 

move away from the usual institutional or organization design that has as its purpose "keeping people from screwing up"; think through your values and beliefs; and give all employees the same sense of purpose.

As confirmed by Larry Brandon in Pathway to Progress (CPCU—Loman Education Foundation, 2003), "Bill worked to develop a ‘values-based, vision-driven' organization well before writing values and vision statements became a corporate fad." Bill inculcated these values and vision into the culture of his organization and its people. The Hanover turnaround was nothing less than phenomenal. From stock valued at 98 cents per share, it grew to $45 on his watch. Surplus grew from $440 million to $1.7 billion—all without any acquisitions or capital infusion. If you want to read more about Bill O'Brien, all you have to do is pull out your copy of Peter Senge's management classic entitled, The Fifth Discipline. Bill is quoted on at least 52 of the 371 pages in his book.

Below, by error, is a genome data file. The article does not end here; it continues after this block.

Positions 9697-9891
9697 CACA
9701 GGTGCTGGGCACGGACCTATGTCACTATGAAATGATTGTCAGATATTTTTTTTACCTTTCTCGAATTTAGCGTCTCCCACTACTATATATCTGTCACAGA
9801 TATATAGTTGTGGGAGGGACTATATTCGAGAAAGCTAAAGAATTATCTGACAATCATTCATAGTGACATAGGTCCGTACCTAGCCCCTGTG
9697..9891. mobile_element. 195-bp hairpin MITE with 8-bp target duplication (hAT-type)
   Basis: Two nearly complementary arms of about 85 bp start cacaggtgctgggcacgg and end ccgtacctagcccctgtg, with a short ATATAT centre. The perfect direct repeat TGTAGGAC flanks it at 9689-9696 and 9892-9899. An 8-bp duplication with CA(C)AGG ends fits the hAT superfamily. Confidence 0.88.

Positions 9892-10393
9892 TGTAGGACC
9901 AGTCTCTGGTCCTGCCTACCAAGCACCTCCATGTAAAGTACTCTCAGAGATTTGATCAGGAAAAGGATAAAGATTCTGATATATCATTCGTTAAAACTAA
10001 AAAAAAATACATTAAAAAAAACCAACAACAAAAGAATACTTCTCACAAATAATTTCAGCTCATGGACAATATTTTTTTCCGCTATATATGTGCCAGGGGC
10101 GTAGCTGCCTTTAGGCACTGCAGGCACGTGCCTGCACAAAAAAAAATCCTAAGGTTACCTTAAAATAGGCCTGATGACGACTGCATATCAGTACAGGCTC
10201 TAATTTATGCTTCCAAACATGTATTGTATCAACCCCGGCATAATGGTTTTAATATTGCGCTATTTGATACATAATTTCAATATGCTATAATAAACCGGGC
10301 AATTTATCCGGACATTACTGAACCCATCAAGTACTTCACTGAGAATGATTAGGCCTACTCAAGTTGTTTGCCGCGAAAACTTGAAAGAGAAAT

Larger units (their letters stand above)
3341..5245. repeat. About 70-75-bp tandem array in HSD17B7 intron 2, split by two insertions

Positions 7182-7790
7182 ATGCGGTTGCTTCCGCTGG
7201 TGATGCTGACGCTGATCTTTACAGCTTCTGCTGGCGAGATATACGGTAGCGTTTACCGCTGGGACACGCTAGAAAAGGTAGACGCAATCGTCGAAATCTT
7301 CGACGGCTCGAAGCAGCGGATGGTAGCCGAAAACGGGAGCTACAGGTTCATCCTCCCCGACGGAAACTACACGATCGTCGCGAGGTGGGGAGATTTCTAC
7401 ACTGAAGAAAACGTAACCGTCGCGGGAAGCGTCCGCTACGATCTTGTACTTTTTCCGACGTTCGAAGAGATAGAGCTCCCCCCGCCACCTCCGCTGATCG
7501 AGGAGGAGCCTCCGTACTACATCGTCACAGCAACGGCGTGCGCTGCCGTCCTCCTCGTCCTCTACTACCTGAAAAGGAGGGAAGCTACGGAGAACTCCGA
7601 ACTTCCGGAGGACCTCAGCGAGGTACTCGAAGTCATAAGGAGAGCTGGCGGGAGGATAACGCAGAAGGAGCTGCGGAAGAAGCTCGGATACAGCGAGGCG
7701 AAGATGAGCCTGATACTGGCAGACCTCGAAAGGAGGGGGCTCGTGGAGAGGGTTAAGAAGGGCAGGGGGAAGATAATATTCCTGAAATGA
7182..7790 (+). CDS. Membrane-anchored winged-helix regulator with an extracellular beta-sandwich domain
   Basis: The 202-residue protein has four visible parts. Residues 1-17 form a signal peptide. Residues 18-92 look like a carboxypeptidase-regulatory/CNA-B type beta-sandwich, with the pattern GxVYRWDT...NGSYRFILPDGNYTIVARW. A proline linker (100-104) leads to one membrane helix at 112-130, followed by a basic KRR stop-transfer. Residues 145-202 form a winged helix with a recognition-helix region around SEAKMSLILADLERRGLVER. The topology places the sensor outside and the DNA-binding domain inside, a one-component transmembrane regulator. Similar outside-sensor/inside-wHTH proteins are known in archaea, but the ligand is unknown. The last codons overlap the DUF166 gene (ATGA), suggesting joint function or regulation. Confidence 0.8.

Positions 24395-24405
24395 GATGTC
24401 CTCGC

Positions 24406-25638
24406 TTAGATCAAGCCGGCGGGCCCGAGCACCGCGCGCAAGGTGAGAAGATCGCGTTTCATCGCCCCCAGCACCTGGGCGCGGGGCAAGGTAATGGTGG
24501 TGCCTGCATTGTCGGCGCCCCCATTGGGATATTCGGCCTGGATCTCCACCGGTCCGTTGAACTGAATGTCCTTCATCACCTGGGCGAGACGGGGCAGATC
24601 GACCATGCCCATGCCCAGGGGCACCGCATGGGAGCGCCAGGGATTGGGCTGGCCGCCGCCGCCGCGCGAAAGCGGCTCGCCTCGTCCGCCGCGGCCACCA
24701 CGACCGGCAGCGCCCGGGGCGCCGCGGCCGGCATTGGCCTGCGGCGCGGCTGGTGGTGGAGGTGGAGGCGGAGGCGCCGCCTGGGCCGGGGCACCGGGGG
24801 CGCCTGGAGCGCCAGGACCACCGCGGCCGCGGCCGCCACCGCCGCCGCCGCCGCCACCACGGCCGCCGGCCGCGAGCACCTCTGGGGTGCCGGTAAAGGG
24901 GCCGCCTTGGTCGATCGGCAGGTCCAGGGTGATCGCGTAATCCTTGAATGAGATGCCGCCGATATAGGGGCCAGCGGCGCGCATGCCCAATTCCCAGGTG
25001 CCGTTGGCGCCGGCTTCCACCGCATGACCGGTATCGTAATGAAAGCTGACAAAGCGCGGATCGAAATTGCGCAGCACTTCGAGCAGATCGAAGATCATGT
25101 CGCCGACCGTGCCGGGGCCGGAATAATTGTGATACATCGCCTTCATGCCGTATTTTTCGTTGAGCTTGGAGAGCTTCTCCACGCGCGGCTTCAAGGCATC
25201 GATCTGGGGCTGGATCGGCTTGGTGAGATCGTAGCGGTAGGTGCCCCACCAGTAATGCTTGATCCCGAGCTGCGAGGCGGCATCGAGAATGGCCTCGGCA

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Bill O'Brien passed away recently, but his principles live on. In fact, Bill is quoted in Mr. Senge's Fifth Discipline Field book (Doubleday, 1994) as follows: We began by laying out a purpose for the company. In those days, when mainstream businessmen believed the only purpose of business was making money, it was very radical . . . It was a mission statement, although nobody had heard of that word yet. As soon as we had written it down, we thought we'd solved our problem … However most purpose statements inspire the five or ten people who sit around writing them, but do nothing for the 5,000 other people in the corporation. If it is going to enlist people's spirit, a purpose must be extended into a set of values and a vision. We needed some shared sense of what we stood for as an organization … As strong as were his words, his actions spoke louder. He and his company were innovative, they emphasized education and research, and they continually improved their products and service as they practiced and demonstrated their "constancy of purpose."